Vitamin C (ascorbic acid) is a water-soluble vitamin essential in the human diet because the body is unable to synthesise it. It is found in a wide variety of fruit (especially grapefruit, lemons, limes, blackcurrants, oranges and kiwi fruit) and vegetables (eg, broccoli, green and red peppers, tomatoes, cabbage, sprouts, and sweet potatoes). It is also found in fresh milk, fish and offal such as liver and kidney.
Vitamin C is essential for collagen formation and helps to maintain the integrity of skin and connective tissue, bone, blood vessel walls and dentine. It is essential for wound healing and facilitates recovery from burns. It also facilitates the absorption of iron.
Vitamin C is an antioxidant. Despite claims of benefit, very high doses of vitamin C have not been shown to decrease the incidence of the common cold in the general population. It may slightly reduce the duration of the cold. In people exposed to brief periods of severe physical exercise or cold environments, there may be some benefit to supplementation to ward off colds.
Very high doses of vitamin C can acidify the urine, may cause diarrhoea, can predispose to urinary calculi and can cause iron overload.
Chronic, severe deficiency of vitamin C results in scurvy, which is characterised by haemorrhages and abnormal bone and dentine formation. The adverse effects of more mild degrees of vitamin C deficiency are not known. The body's pool of vitamin C can be depleted within 1-3 months. People suffering with vitamin C deficiency may also have other vitamin deficiencies and malnutrition.
- Scurvy is generally rare.
- The incidence of scurvy peaks in children aged 6-12 months who are fed a diet deficient in citrus fruits or vegetables.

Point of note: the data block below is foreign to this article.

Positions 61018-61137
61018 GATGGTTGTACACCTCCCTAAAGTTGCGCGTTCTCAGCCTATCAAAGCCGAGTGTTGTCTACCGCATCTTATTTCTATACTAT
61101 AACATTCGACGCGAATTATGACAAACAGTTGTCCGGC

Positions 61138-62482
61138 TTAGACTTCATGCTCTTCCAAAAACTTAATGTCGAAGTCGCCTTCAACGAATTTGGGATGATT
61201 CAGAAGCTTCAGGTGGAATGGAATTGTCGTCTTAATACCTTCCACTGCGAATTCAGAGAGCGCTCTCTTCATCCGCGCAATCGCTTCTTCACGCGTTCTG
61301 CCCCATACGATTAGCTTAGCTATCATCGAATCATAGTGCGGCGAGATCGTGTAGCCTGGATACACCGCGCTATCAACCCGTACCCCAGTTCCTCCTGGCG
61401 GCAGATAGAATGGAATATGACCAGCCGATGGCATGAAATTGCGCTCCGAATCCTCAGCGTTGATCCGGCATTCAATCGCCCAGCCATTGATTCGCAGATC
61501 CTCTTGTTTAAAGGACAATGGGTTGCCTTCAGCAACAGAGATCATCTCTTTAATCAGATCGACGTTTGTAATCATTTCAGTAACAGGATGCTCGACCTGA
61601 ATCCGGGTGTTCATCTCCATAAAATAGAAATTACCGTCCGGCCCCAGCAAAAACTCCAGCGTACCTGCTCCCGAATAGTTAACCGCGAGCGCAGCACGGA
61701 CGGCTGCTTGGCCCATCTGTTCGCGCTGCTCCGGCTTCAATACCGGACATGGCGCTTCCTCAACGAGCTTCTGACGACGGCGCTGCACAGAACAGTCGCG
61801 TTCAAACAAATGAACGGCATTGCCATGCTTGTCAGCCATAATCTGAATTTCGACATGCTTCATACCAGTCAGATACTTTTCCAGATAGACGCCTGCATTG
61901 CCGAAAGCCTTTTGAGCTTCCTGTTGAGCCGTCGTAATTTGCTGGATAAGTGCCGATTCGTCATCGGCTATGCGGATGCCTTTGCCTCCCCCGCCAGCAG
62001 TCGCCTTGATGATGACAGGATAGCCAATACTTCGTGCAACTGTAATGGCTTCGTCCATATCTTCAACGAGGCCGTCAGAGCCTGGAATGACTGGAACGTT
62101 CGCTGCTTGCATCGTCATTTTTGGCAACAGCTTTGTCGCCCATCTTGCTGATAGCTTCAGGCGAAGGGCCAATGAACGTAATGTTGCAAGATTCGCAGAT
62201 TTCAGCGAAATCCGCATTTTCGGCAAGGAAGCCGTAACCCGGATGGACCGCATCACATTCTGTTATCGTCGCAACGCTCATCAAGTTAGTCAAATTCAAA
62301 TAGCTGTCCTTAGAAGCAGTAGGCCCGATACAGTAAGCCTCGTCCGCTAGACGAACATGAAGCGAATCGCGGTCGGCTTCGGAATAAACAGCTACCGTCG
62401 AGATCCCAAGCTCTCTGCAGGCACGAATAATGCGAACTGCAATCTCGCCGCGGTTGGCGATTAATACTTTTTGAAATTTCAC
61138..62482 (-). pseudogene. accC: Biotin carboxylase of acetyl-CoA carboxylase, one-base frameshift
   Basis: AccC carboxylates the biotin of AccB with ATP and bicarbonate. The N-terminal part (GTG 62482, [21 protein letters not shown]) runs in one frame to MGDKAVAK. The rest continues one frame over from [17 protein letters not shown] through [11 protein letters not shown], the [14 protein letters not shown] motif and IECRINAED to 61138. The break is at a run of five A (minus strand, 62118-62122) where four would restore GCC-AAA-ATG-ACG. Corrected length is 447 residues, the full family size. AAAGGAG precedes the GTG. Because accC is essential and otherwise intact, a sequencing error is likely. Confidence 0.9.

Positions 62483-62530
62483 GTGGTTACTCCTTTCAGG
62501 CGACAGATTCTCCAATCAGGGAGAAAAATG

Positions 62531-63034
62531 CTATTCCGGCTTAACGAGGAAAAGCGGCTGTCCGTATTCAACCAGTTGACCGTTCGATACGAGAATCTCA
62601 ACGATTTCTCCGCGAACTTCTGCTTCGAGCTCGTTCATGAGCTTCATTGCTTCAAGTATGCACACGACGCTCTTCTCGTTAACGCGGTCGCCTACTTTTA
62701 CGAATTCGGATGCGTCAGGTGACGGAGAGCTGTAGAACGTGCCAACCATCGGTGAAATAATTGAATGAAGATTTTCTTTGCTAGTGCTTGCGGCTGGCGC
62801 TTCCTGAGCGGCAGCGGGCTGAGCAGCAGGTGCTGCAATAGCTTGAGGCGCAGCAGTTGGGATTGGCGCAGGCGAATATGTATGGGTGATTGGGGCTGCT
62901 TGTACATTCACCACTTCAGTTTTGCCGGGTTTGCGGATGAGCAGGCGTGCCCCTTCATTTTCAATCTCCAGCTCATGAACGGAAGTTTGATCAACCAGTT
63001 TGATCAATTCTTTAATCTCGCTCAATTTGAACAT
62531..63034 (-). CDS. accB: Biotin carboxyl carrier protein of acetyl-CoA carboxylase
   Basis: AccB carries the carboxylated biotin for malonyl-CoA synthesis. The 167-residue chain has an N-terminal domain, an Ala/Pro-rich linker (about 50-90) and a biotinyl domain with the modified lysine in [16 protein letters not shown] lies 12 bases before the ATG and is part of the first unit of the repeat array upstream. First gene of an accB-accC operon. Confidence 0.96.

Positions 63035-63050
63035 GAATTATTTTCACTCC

- Incidence also peaks in the elderly.
- The UK Low Income Diet and Nutrition Survey carried out between 2003 and 2005 found evidence of vitamin C deficiency in an estimated 25% of men and 16% of women. Another 20% of the population had vitamin C levels in the depleted range.
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- Infants who are fed only cows' milk during the first year of life.
- Alcoholism and conforming to food fads.
- Low-income families, who tend not to buy foods high in vitamin C.
- Victims of famine, and refugee populations.
- Cigarette smoking, which affects the absorption of vitamin C. Vitamin C is also used up more quickly in those who smoke.
- Increased need due to increased utilisation in pregnant and lactating women, thyrotoxicosis, surgery, and burns.
- People with type 1 diabetes and those on haemodialysis or peritoneal dialysis, because of increased vitamin C requirements.
- Anorexia nervosa or anorexia from other diseases such as AIDS or cancer.
- Chronic diarrhoea, which increases faecal loss. Risk is increased in those with Crohn's disease and ulcerative colitis, because of reduced vitamin C absorption.
Presentation of scurvy
- Early symptoms are malaise and lethargy.
- Shortness of breath, arthralgia and myalgia develop after several months.
- Skin changes include easy bruising, petechiae and poor wound healing.
- Gum disease and loosening of teeth are common.
- Emotional changes, including irritability, can be apparent.
- Dry mouth and dry eyes may occur.
- In the later stages, jaundice, generalised oedema and heart failure, haemopericardium, neuropathy, convulsions and sudden death may occur.
- Skin changes can include perifollicular hyperkeratotic papules, perifollicular haemorrhages, purpura, and ecchymoses. These are seen most commonly on the legs and buttocks. There may be poor wound healing and breakdown of old scars. Alopecia may occur.